Spin (p.86) - "Watson gives Nero's robotic skronk a rare injection of humanity, and the U.K. producers are smart enough to build most of their debut around her husky voice..."
Entertainment Weekly (p.83) - "Beneath the blistering beats...REALITY reveals some serious electro-pop sparkle..." -- Grade: B
Q (Magazine) (p.114) - 4 stars out of 5 -- "[They] have an unerring ear for a pop melody..."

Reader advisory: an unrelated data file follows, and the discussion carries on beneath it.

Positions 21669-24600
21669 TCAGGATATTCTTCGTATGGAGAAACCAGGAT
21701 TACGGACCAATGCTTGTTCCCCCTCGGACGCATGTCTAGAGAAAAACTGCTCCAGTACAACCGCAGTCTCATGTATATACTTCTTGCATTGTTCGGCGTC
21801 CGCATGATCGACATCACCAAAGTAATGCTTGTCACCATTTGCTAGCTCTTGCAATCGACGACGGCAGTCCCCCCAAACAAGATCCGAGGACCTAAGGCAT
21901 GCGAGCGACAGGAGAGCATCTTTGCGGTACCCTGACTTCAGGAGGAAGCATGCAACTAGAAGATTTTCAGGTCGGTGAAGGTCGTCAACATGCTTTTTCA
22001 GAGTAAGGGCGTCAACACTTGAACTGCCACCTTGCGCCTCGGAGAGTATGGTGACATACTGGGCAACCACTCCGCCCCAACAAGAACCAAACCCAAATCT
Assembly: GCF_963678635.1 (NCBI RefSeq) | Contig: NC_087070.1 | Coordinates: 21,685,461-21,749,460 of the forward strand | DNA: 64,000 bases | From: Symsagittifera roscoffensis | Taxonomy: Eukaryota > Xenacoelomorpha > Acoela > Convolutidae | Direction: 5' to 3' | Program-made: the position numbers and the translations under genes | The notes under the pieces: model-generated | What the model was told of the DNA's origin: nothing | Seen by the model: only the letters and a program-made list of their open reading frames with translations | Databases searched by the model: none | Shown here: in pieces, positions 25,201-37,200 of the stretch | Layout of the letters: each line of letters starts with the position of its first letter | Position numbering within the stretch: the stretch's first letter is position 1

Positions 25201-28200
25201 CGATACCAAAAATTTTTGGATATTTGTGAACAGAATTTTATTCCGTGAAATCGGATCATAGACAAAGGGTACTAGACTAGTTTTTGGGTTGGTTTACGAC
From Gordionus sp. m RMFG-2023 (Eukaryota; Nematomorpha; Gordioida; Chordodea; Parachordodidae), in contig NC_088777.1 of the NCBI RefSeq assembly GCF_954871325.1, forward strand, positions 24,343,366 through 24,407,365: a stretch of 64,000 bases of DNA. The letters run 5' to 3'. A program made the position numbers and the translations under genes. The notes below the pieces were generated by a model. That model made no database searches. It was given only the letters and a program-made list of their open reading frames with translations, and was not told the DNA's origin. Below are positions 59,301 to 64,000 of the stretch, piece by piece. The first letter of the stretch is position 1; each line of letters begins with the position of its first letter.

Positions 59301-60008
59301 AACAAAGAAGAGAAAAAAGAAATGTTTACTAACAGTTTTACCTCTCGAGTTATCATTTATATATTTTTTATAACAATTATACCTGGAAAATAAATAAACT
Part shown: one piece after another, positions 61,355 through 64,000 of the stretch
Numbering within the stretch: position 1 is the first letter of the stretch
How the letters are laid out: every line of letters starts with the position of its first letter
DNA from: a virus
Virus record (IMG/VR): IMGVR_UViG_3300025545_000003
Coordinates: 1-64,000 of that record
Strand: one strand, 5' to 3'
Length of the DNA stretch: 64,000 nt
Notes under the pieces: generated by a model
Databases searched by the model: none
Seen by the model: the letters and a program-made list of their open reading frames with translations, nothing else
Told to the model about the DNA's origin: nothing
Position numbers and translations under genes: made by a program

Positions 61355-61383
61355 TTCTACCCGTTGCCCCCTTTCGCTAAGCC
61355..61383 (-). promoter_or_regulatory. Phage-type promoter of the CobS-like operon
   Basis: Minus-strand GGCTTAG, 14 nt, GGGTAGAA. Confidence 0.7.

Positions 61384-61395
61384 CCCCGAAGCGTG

The idea of creating a score for a fictional film is nothing new, but London producer Daniel Stephens and Joe Ray, aka Nero, are perhaps the first act from the increasingly dominant dubstep scene to tackle such an ambitious concept with their debut album, Welcome Reality. Right from the ominous proggy opener of "2808," the year their post-apocalyptic "movie" is set in, it appears that they are up for the challenge. Having recently collaborated with the BBC Philharmonic Orchestra on an equally adventurous project, the pair are no strangers to epic symphonies, and the likes of the thunderous "Doomsday," a Dizzee Rascal-esque fusion of stinging guitars, filthy basslines, and techno beats, the euphoric arms-in-the-air instrumental closer "Departure," and the atmospheric, echo-laden "Scorpions" are all underpinned by the kind of grandiose orchestral flourishes that made Vangelis a household name. But somewhere along the way, the duo seem to abandon their cinematic ambitions and head straight for the kind of bombastic, speaker-blowing pop-step favored by their label bosses, Chase & Status, such as the swaggering, metal-tinged wall of noise that is "Me and You," the fuzzy synth stabs of chart-topper "Promises," and the spacious early-'90s rave-inspired "Innocence," all of which contain the ethereal and often acrobatic vocals of Stephens' girlfriend Alana Watson. While their stadium-sized anthemic qualities are undeniable, it's a pity that their classical leanings aren't explored more often. When they drift toward the poppier end of the scale -- reworkings of the Jets' 1986 hit, "Crush on You," Carmen's '80s groove classic "Time to Move ("Must Be the Feeling)," and the Hall & Oates-sampling "Reaching Out" -- they run the risk of turning into dubstep's answer to Eric Prydz. Buried beneath the relentless, grinding beats and wobbly bass tremors, Welcome Reality is home to a potentially great but unfinished sci-fi blockbuster soundtrack, but unable to sustain its early momentum, it ends up being merely a solid first offering rather than the trail-blazing spectacular that was anticipated. ~ Jon O'Brien